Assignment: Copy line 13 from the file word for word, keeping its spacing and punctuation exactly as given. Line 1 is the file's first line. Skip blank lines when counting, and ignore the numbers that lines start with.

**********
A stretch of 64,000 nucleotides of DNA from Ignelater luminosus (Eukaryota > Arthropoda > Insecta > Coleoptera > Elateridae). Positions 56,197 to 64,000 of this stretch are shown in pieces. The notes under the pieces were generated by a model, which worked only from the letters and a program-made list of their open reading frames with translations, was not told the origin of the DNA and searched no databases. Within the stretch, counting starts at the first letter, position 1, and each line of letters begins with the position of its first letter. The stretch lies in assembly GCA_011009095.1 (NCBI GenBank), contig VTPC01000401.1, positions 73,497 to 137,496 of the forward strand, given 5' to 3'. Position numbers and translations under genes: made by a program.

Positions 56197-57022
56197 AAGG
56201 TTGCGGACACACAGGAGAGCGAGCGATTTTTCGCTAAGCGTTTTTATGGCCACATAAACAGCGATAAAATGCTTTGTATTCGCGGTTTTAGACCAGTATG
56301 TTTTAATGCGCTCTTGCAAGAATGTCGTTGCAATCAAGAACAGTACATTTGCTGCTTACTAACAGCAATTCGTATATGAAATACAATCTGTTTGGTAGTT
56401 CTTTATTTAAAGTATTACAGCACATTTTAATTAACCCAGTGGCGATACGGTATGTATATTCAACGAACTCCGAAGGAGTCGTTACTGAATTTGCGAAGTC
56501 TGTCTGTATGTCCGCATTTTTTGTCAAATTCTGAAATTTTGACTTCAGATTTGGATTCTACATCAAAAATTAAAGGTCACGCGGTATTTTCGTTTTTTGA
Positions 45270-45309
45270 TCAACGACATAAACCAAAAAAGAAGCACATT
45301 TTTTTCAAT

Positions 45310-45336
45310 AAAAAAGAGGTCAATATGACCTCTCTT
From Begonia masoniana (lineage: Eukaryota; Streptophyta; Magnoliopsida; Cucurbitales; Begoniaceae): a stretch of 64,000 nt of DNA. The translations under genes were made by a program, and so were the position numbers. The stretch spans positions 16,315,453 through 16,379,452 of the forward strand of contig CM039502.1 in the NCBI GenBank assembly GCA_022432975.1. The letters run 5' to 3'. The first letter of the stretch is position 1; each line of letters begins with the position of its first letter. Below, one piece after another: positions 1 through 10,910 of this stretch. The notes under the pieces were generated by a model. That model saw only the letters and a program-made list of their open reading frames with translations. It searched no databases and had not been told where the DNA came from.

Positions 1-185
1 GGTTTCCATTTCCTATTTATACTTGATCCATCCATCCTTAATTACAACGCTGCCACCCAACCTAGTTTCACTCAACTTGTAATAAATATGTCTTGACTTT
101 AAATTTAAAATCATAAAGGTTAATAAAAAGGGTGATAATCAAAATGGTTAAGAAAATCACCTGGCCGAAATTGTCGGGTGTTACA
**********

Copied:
From Begonia masoniana (lineage: Eukaryota; Streptophyta; Magnoliopsida; Cucurbitales; Begoniaceae): a stretch of 64,000 nt of DNA. The translations under genes were made by a program, and so were the position numbers. The stretch spans positions 16,315,453 through 16,379,452 of the forward strand of contig CM039502.1 in the NCBI GenBank assembly GCA_022432975.1. The letters run 5' to 3'. The first letter of the stretch is position 1; each line of letters begins with the position of its first letter. Below, one piece after another: positions 1 through 10,910 of this stretch. The notes under the pieces were generated by a model. That model saw only the letters and a program-made list of their open reading frames with translations. It searched no databases and had not been told where the DNA came from.